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Qin Gang’s Expulsion: Mayhem In China’s Heaven – IMPRI Impact And Policy Research Institute

Qin Gang's Expulsion Mayhem in China's Heaven

Srikanth Kondapalli

The ouster of China’s Foreign Minister Qin Gang, after only six months in that post, and the recalling of his senior Wang Yi to it, has exposed the rot in China’s higher echelons and the vulnerabilities of the second largest economy in the world. The Qin episode indicates that in China, the Ministry of Foreign Affairs counts for little.

The position of Foreign Minister is not decisive in China’s hierarchy. Previously, the Communist Party’s Politburo organ, the Central Small Leading Group on Foreign Policy – exercised control. Now, the Central Foreign Affairs Commission does so. But the Foreign Minister is nevertheless important at the bureaucratic level and in implementing Communist Party policy, especially in the current “new era”.

China’s leaders have never really thought much of their foreign ministry. At the onset of the Cultural Revolution in the 1960s, the foreign ministry was thrown into chaos as ambassadors from around the world were recalled to Beijing to participate in domestic political activities. Almost all the previous foreign ministers until then — Chen Yi, Ji Pengfei, Qiao Guanhua and Huang Hua — were publicly denounced. Only Premier Zhou Enlai, himself a former foreign minister but one close to Mao, could help bail them out.

While professionalism began to take root in the foreign ministry in the 1980s, soon it was exposed to the crippling effect of international isolation and sanctions following the Tiananmen Square massacre in 1989. As the then Foreign Minister Qian Qichen wrote, it was a herculean task for China to get out of the doghouse and to bounce back economically.

Later, corruption charges levelled against China’s diplomatic corps stalled the foreign ministry’s functioning. It is believed that Xi introduced his anti-corruption drive to eliminate rival factions, including in the foreign ministry. Some Chinese diplomats who served in India also became victims of this drive. The flamboyant Le Yucheng, an envoy to New Delhi and a strong contender for the foreign minister’s post, was sent off to an obscure broadcasting unit, presumably for overenthusiastically advocating a “limitless partnership” with Moscow.

But Qin Gang’s story is not one of these structural issues in China’s set-up. His seems to be a story of personal indiscretions and factional rivalries. He was alleged to have had an affair with a Phoenix TV journalist, Fu Xiaotian, and a son, ‘Erkin’, with her. Fu’s connections to Cambridge University and Qin’s Security Service affiliation have added an angle of intelligence games, amidst factional struggles in the ministry.

Qin had served mostly in the information department, protocol division, and as a spokesman, with brief stints in London and Washington. Xi Jinping is said to have handpicked him as foreign minister, overlooking more senior aspirants and thus causing heartburn. Xi had successfully jettisoned all rival factions from the decision and policymaking bodies of the country, including the Communist Youth League. But the Qin affair is likely to be a setback, with cascading effects on other ministries as well.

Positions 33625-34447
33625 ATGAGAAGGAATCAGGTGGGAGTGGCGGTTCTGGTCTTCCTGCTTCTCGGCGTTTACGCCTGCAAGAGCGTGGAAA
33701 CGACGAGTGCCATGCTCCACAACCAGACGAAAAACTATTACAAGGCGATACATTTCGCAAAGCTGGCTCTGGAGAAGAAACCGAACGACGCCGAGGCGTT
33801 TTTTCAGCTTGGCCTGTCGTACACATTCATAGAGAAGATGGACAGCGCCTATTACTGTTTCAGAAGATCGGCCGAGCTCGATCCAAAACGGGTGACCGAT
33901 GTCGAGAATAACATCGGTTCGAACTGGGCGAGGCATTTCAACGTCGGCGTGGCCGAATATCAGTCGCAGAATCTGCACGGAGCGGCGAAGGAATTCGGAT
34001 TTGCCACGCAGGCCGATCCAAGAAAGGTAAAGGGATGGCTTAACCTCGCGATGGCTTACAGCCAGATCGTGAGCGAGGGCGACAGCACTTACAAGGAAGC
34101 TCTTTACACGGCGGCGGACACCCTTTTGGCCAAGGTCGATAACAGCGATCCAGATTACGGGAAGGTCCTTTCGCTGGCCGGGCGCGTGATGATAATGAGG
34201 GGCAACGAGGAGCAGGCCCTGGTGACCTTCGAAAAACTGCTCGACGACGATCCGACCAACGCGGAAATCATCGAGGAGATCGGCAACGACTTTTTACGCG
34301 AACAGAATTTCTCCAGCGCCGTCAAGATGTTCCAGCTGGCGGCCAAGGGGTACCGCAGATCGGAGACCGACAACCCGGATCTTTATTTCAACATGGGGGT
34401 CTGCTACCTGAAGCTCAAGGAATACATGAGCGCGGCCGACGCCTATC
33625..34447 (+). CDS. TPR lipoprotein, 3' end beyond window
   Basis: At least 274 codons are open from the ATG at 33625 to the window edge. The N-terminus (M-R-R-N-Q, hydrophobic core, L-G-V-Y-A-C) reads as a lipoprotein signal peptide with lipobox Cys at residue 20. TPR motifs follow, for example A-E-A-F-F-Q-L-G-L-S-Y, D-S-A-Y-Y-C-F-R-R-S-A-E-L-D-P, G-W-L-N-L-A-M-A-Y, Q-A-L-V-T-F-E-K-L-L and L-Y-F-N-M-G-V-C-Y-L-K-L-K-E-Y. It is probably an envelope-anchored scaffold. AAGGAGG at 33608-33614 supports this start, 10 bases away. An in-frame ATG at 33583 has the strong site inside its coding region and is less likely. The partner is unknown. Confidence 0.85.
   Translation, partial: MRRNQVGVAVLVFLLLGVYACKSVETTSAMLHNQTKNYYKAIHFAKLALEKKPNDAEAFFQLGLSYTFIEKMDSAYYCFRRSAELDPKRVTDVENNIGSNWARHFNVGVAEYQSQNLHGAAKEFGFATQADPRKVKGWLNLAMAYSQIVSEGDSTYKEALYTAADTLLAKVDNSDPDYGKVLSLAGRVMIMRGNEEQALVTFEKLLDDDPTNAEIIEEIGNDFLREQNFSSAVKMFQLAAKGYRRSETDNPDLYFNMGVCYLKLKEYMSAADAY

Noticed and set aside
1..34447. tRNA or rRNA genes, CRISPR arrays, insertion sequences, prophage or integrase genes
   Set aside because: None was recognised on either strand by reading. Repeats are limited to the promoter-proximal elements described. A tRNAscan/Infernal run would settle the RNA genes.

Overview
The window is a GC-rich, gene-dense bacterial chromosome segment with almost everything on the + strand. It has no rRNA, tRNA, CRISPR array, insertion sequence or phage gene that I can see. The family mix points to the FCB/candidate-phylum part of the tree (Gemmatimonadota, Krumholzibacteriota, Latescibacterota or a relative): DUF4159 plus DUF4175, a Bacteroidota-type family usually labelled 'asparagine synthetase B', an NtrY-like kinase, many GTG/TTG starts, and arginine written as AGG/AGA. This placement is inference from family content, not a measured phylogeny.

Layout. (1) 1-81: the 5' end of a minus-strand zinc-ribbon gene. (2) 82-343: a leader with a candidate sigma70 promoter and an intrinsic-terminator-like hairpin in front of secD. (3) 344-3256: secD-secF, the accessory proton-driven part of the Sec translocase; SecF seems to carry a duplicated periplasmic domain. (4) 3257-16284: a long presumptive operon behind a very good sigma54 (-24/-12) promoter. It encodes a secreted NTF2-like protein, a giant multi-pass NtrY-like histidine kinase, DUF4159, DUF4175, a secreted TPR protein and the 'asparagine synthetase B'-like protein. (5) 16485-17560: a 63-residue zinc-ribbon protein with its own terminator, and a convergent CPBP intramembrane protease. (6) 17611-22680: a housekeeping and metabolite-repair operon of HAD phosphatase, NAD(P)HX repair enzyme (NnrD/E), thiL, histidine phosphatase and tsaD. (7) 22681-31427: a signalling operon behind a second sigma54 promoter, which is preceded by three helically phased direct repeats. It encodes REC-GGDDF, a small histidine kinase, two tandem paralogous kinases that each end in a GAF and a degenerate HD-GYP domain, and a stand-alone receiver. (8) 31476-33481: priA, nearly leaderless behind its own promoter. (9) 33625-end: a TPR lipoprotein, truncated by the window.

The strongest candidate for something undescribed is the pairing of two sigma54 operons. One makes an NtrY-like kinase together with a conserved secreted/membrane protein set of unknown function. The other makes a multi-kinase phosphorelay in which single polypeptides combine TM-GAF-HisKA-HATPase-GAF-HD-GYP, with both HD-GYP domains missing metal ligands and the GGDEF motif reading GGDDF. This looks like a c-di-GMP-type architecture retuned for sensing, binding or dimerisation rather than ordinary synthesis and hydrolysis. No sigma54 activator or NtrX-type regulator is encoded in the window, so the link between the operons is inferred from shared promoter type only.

Qin had come to India for the G-20 foreign ministerial meeting and parroted the official line that the border with India is stable, despite full mobilisation of troops and the incomplete process of disengagement and de-escalation. Wang Yi was the author of this position, and he is likely to continue this stance. In 2020, Wang had also stated that Galwan “had always belonged to China”, without providing any evidence in this regard. He is likely to continue a hardline position on India in the near future.

Qin’s short-lived glory in the foreign ministry will be erased and forgotten quickly, as episodes of political scrubbing go in China. While the foreign ministry might regain some prominence under Wang, the uncertainties created by the mercurial and mysterious actions in appointments to high posts and the factional struggles in the ministry will have telling effects on a China that continues its all-round assertiveness globally.

Unlike during the Cold War period, when China was cushioned amidst the US-Soviet superpower rivalry, today China itself is in focus due to its own enlarged ambition to replace the United States as the global hegemon. The Qin affair, which paints a poor picture of China internally and points to the inherent dangers of an unstable and erratic set-up and processes, has therefore come at a most inconvenient time for Beijing.

This article was first published in The Deccan Herald as The ouster of Qin Gang: Anarchy in China’s Heaven on 30th July, 2023.

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